Painful memories of a quinine injection to treat malaria have spurred James Cook University student Edgar Pollard to undertake a Doctor of Philosophy researching the vector-borne disease.
Mr Pollard, from the Solomon Islands, is the first recipient of a PhD scholarship funded through a partnership between the Australian Institute of Tropical Health and Medicine (AITHM) and Rotarians Against Malaria (RAM) for an international student from Papua New Guinea, Solomon Islands, Vanuatu or Timor Leste.
“Living in the Solomon Islands I had malaria a few times with the worst case in in 2005 when I was hospitalised for a week,” Mr Pollard said.
“I don’t remember too much as I was delirious, but the quinine shots in my backside were painful for about a month afterwards.
“In the Solomons everyone has had malaria at least once, including my mother who had it just a couple of weeks ago.
“I think it is realistic that we will one day eliminate malaria and I would like to be part of that work so my child and others will not have to deal with it.”
Mr Pollard, who has a Master of Environmental Science from the University of the South Pacific, will be supervised by Professor Tom Burkot, the Director of VectorBorne Disease Network (VecNet) and a researcher at the Cairns campus of JCU.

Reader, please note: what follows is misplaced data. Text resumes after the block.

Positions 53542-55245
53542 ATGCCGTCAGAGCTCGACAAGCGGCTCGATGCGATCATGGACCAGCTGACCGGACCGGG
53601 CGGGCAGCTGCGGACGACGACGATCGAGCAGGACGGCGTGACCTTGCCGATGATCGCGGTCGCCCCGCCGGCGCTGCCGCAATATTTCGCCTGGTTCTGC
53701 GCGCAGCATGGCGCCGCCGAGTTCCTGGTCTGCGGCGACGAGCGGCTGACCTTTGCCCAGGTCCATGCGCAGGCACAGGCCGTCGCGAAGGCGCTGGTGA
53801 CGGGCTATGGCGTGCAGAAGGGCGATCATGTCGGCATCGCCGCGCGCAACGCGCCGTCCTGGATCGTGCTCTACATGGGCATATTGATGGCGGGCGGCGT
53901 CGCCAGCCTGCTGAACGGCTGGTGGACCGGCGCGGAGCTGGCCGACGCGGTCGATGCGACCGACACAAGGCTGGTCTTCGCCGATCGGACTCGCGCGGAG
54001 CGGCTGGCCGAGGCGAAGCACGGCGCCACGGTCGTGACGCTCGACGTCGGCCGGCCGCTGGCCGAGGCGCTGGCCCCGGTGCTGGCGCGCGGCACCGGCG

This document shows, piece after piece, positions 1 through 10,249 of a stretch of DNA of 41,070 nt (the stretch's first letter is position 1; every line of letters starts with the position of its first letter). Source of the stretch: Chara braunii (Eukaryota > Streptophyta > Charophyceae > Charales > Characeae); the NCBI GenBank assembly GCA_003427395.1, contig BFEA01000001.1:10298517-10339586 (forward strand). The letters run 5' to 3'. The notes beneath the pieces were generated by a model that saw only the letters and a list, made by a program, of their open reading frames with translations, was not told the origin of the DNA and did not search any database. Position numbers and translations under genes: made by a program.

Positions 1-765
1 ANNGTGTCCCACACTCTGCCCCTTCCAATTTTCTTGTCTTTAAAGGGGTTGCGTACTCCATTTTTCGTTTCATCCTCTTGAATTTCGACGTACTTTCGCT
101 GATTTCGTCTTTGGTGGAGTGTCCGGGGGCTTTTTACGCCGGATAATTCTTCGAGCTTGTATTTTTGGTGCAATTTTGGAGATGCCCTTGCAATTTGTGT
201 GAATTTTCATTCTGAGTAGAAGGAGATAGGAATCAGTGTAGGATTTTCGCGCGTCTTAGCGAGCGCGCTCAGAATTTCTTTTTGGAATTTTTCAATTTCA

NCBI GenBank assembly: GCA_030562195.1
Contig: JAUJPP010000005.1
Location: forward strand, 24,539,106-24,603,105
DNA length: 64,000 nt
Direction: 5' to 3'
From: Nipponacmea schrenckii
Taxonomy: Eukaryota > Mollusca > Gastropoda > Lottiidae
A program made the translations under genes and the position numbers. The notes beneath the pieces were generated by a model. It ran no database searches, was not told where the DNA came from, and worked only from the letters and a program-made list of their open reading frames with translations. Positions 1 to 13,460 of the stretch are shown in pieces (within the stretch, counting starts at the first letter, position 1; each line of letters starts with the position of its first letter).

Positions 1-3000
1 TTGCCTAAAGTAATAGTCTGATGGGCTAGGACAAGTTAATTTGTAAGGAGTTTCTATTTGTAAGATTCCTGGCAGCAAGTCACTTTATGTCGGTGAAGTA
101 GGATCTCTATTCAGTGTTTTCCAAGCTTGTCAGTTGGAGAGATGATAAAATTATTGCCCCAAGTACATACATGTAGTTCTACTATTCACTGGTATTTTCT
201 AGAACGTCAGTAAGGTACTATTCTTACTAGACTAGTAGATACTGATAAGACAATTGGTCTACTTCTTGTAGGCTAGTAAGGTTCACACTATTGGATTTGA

Professor Burkot said Mr Pollard’s research would involve extensive fieldwork in the Solomon Islands where the disease is endemic.
“Mosquito numbers are low at the moment in the Solomon Islands with the El Nino weather pattern, but will build up as the rains return,” Professor Burkot said.
“This will enable Edgar's research to take into account climatic conditions and examine why there are malaria hot spots in certain villages and parts of the islands.”
Mr Pollard said he would investigate mosquito behaviour to understand mosquito movements around villages to look at ways the malaria vector could be controlled outside of the home.
RAM immediate past National Chair Phil Dempster said the scholarship was designed to encourage students from Australia’s nearest neighbours to undertake research on vector-borne diseases.